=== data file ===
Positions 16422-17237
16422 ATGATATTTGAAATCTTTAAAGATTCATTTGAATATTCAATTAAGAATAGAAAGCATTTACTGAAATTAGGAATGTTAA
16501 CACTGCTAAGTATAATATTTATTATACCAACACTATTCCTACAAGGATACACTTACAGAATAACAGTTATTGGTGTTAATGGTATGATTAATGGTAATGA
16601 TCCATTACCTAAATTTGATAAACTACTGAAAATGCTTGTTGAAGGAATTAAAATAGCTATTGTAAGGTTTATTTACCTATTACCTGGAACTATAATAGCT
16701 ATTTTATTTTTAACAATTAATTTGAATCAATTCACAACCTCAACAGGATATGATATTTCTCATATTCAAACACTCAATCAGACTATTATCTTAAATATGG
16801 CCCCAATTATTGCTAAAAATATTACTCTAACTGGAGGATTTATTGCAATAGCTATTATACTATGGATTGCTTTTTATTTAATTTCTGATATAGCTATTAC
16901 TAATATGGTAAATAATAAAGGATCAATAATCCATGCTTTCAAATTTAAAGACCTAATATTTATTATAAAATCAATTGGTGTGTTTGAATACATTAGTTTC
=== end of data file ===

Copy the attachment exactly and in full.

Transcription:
Positions 16422-17237
16422 ATGATATTTGAAATCTTTAAAGATTCATTTGAATATTCAATTAAGAATAGAAAGCATTTACTGAAATTAGGAATGTTAA
16501 CACTGCTAAGTATAATATTTATTATACCAACACTATTCCTACAAGGATACACTTACAGAATAACAGTTATTGGTGTTAATGGTATGATTAATGGTAATGA
16601 TCCATTACCTAAATTTGATAAACTACTGAAAATGCTTGTTGAAGGAATTAAAATAGCTATTGTAAGGTTTATTTACCTATTACCTGGAACTATAATAGCT
16701 ATTTTATTTTTAACAATTAATTTGAATCAATTCACAACCTCAACAGGATATGATATTTCTCATATTCAAACACTCAATCAGACTATTATCTTAAATATGG
16801 CCCCAATTATTGCTAAAAATATTACTCTAACTGGAGGATTTATTGCAATAGCTATTATACTATGGATTGCTTTTTATTTAATTTCTGATATAGCTATTAC
16901 TAATATGGTAAATAATAAAGGATCAATAATCCATGCTTTCAAATTTAAAGACCTAATATTTATTATAAAATCAATTGGTGTGTTTGAATACATTAGTTTC